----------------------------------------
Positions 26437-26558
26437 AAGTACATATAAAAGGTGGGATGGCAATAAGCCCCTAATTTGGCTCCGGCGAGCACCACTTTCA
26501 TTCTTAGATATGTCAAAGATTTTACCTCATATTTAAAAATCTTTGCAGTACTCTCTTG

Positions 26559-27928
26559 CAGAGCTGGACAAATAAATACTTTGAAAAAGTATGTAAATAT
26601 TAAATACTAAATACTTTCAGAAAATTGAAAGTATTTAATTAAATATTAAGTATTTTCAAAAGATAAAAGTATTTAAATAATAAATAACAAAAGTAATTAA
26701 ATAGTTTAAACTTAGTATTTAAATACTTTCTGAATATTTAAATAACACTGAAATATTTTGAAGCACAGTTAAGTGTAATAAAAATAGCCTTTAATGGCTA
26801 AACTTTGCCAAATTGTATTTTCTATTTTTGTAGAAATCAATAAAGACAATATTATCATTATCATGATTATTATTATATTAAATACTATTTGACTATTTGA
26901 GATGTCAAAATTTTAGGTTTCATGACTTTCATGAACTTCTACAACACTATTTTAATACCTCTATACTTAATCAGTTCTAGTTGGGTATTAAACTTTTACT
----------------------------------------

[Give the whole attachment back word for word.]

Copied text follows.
Positions 26437-26558
26437 AAGTACATATAAAAGGTGGGATGGCAATAAGCCCCTAATTTGGCTCCGGCGAGCACCACTTTCA
26501 TTCTTAGATATGTCAAAGATTTTACCTCATATTTAAAAATCTTTGCAGTACTCTCTTG

Positions 26559-27928
26559 CAGAGCTGGACAAATAAATACTTTGAAAAAGTATGTAAATAT
26601 TAAATACTAAATACTTTCAGAAAATTGAAAGTATTTAATTAAATATTAAGTATTTTCAAAAGATAAAAGTATTTAAATAATAAATAACAAAAGTAATTAA
26701 ATAGTTTAAACTTAGTATTTAAATACTTTCTGAATATTTAAATAACACTGAAATATTTTGAAGCACAGTTAAGTGTAATAAAAATAGCCTTTAATGGCTA
26801 AACTTTGCCAAATTGTATTTTCTATTTTTGTAGAAATCAATAAAGACAATATTATCATTATCATGATTATTATTATATTAAATACTATTTGACTATTTGA
26901 GATGTCAAAATTTTAGGTTTCATGACTTTCATGAACTTCTACAACACTATTTTAATACCTCTATACTTAATCAGTTCTAGTTGGGTATTAAACTTTTACT